Wyatt Hardy, PLC

Criminal, Family and Probate Law

Wyatt Hardy, PLC

Criminal, Family and Probate Law


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Is not giving an ID to a police officer a crime in Arkansas?

On Behalf of | Sep 18, 2023 | Criminal Defense

At some point in your life, you will have an interaction with the police. And, when that encounter occurs, you may wonder whether you have to give the Arkansas police officer your ID or identify yourself.

Identification versus driver’s license

First, unlike most other states, Arkansas state law requires you to identify yourself, if identification is requested by law enforcement. This means that you must verbally state your name, not necessarily produce your physical ID or driver’s license.

If I refuse identification, does that mean I get arrested?

Unless you are driving, simply violating this law to identify yourself should not, alone, be enough to lead to your arrest. It can be if you are also suspected of other criminal activity, like loitering. An arrest could possibly be made justifiable if the identification is related to officer safety or if it is needed to resolve the reasonable suspicion that prompted the original police stop. Otherwise, non-identification cannot be the basis for an arrest.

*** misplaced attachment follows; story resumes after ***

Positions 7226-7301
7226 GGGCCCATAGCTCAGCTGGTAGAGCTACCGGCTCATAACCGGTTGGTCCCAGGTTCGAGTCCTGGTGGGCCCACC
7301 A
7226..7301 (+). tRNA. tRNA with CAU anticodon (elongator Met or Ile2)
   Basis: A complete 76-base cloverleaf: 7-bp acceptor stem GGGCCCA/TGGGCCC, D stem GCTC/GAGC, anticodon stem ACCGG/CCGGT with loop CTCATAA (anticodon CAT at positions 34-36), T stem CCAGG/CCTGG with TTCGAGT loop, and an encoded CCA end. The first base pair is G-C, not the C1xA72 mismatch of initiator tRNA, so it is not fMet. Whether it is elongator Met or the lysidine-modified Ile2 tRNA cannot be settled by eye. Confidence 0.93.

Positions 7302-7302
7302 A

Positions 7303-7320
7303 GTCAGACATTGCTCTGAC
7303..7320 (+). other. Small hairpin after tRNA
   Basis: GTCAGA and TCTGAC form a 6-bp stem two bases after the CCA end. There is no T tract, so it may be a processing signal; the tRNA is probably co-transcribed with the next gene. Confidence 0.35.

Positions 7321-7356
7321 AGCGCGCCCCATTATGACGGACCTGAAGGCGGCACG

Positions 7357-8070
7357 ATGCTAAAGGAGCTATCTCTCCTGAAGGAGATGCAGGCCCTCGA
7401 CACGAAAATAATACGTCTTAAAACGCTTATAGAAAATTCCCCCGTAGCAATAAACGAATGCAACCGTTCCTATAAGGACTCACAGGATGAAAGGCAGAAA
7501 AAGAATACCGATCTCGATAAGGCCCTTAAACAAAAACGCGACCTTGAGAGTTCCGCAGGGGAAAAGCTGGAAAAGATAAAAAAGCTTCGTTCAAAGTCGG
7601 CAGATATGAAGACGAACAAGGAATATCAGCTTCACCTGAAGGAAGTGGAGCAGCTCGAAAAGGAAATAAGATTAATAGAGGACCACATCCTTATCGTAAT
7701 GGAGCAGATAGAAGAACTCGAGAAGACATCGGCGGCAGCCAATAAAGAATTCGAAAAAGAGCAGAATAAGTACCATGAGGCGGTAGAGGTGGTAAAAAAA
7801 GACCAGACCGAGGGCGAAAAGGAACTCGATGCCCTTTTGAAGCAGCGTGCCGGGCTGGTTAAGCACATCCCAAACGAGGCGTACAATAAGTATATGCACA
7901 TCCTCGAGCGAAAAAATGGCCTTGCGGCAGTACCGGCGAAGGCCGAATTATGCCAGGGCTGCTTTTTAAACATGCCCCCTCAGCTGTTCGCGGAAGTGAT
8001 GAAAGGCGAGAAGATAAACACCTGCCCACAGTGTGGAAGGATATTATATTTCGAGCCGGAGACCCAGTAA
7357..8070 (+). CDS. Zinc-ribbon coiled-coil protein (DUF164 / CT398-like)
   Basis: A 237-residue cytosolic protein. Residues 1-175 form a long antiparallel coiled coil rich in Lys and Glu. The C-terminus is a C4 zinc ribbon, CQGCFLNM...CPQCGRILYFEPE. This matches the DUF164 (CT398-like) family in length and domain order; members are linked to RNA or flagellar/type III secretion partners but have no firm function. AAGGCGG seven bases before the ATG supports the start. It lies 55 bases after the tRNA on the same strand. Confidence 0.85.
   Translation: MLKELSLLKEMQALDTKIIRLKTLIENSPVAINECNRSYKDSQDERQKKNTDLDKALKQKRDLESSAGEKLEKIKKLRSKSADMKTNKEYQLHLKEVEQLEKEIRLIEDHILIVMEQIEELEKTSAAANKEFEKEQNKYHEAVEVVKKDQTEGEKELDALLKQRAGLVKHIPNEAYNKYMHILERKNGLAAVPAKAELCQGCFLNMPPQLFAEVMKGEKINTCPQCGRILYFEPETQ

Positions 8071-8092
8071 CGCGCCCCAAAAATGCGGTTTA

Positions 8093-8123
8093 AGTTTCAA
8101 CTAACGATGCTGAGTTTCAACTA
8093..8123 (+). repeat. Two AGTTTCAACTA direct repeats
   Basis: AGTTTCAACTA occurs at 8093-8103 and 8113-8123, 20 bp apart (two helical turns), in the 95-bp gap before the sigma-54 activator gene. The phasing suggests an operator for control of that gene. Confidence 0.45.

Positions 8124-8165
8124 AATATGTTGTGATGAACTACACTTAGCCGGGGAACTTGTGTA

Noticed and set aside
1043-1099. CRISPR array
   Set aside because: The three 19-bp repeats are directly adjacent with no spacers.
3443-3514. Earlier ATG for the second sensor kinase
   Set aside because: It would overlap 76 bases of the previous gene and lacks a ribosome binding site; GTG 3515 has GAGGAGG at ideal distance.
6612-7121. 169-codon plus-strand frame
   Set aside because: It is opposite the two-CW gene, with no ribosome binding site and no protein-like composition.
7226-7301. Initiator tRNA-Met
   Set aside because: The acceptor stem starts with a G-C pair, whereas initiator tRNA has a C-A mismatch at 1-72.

What about when driving?

When you are driving, however, you do have a duty to provide your driver’s license. If you forgot it, the police officer may let you go with a warning after you identify yourself. On the other hand, the police officer may ticket you, and then escalate it, which may lead to your arrest. If you have a valid license, though, without more, if they are able to verify your license, your worst-case scenario should be a ticket.

Key considerations

You have the right to remain silent, and you can claim that right at any time, including as it relates to your identification. Though, this does not mean exerting this right will not lead to your rest.

Similarly, you do not have to participate in any investigation, consent to any search and you should ask for a lawyer immediately. But, keep in mind, that unless you have some reasonable fear that your identification alone will lead to your arrest, going to jail over not wanting to identify yourself will likely not be worth it.